Tuesday, November 16

A Surprising Key to Unlocking U.S. Job Growth & Global Competitiveness

"Once we open up to the inevitability of our demise, we can lighten up about it and begin to transform the situation"
                                                                                       -Zen proverb

The United States is suffering through a very serious economic challenge. Unemployment is nearly 10%. State and local governments are facing bankruptcy. Consumer confidence is low, and probably heading lower. And the federal government's debt trajectory means the U.S. will soon be spending $1 trillion a year in just interest.

How is the U.S. going to lift itself from this morass? One surprising key to restoring U.S. jobs and economic competitiveness is a complete overhaul of the tax system.

Many people believe that any proposal to overhaul the tax system is politically DOA; there are simply too many special interests lined up to oppose major (or even minor) changes. Yet interestingly today came news of a bipartisan proposal to substantially alter federal tax policy by reducing income taxes and moving towards a consumption based tax system.

The Fundamental Problem with Income Taxes

I've long argued that taxing income is suboptimal economic policy. When an individual generates sufficient income, that individual is able to cover their own expenses. In contrast, when an individual does not earn enough income then financial assistance must be obtained from others. On the whole I believe society is better off when individuals are income self-reliant. This goal may not be achievable by everyone (e.g., disabled), or at all times (e.g., recession). But it is nonetheless a goal for which society should generally strive.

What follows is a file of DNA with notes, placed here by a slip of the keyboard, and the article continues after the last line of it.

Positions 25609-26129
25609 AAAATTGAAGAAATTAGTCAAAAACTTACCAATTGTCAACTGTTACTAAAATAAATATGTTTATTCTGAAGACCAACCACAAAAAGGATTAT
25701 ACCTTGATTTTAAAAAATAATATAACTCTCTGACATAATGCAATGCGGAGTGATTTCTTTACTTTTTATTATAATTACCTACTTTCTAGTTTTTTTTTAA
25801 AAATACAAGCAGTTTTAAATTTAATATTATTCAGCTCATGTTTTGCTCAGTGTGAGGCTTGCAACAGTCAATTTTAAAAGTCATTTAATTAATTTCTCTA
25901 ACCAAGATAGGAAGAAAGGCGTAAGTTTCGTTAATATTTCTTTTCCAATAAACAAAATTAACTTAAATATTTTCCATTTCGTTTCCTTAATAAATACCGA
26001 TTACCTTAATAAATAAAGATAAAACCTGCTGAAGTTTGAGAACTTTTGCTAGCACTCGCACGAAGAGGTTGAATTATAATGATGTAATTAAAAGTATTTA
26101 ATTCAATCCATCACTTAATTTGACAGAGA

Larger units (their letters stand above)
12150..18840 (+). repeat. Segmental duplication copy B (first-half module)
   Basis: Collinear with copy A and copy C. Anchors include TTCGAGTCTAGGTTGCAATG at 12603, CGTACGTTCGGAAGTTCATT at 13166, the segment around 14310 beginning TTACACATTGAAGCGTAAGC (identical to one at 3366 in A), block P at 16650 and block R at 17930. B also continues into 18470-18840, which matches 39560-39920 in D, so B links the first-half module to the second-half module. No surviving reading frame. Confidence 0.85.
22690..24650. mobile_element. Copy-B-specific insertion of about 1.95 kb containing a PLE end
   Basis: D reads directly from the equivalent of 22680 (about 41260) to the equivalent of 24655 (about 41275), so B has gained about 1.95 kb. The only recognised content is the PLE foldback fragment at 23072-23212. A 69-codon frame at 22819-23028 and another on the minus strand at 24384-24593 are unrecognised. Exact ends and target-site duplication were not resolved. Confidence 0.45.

One way society can help individuals achieve this goal is through the elimination of as many disincentives to earning income as possible. The income tax creates several disincentives, some of which are illustrated in the following example:
Imagine you have a job which pays an annual income of $40,000, and one day you are offered the opportunity to earn an extra $1,000 for completing a project. However, the government will tax this $1,000 at a rate of 99%, meaning your take home pay from this project would be only $10. You would also need to keep the receipt for the project and report the project on your income tax return. If the only thing that appealed to your about the project was the amount of money you'd take home (e.g., no work experience benefit or other perks), would you take the project? I imagine most would probably pass.